The Queen of soul, Aretha Franklin, passed. What You Can Learn From Her Estate
Tragically, the Queen of soul, Aretha Franklin, passed last week without a valid last will and testament likely sowing the seeds for confusion on how her reported 88 million dollar estate will be settled. While the laws of intestate succession in that state of Michigan, where Franklin died, state that the singer’s four children will share her estate equally, nothing is a certainty once you enter the probate court. As is often the case when some like Aretha Franklin dies without a will their family will likely be forced to endure a long, public probate court process to settle her estate.
A last will and testament provides an important set of instructions on how an individual would like their assets distributed after their death. “It’s not surprising the Queen of Soul might not have a will,” said Peter Antonoplos CEO of SimplyWilled.com, “often it’s the case with a larger than life personality that making a will is a hard decision, something that makes them reflect on their own mortality and so they avoid it until its too late.”
Unfortunately for Aretha Franklin’s family her passing away without a will, means that her estate will be probate as an intestate estate in Michigan. Composed of a large music catalog, real estate, business interests and other assets, the potential for a challenge to her estate is very likely. As Antonoplos put it, “with managers, business partners, family, friends, and hangers-on, there are a lot of people who might try to challenge the probate process with their own version of events. A lot of this could have been avoided if she had simply prepared a last will to spell out how she would have liked her estate to be distributed.”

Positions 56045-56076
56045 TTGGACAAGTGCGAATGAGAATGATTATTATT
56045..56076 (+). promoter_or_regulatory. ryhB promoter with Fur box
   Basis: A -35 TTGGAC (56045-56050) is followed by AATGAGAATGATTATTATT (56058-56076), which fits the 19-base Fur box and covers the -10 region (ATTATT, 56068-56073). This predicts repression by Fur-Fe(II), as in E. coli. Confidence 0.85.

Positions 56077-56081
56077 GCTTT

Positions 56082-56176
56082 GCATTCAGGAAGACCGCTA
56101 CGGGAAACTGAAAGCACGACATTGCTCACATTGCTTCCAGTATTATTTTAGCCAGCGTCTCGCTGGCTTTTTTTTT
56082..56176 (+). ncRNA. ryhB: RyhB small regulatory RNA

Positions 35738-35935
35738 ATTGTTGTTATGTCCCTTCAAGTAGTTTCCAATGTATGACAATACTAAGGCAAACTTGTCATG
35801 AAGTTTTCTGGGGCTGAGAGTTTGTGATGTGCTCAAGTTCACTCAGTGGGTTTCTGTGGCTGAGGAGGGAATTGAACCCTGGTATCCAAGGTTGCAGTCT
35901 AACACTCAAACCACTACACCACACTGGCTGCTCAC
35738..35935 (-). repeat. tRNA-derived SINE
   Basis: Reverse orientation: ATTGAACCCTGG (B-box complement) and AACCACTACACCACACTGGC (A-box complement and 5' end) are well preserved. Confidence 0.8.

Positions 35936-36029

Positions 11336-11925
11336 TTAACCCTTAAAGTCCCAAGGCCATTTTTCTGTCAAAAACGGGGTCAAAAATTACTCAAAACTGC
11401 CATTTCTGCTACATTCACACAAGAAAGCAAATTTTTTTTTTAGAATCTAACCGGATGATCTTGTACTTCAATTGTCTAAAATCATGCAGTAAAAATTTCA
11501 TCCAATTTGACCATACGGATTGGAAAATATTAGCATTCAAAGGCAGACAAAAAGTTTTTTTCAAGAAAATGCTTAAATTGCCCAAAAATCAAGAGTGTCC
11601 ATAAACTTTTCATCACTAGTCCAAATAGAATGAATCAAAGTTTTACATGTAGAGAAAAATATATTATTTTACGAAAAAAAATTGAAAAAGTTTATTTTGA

Creating a last will and testament is the best way to ensure that your assets are distributed in accordance with your wishes. Your last will gives you the power to decide how you would like your most precious assets to be distributed.
If you own a business or hold other investments, your will can facilitate the smooth transition of those assets to the ones you love. A valid last will and testament may also provide for friends, charitable and religious organizations, and academic institutions that would not otherwise inherit from you under your state’s intestacy laws. The critical concept is the choice is yours. If you do not have a valid will, your states probate court will apply local intestacy laws to determine who should receive your property. This can result in wasted time, money, and costly court fights.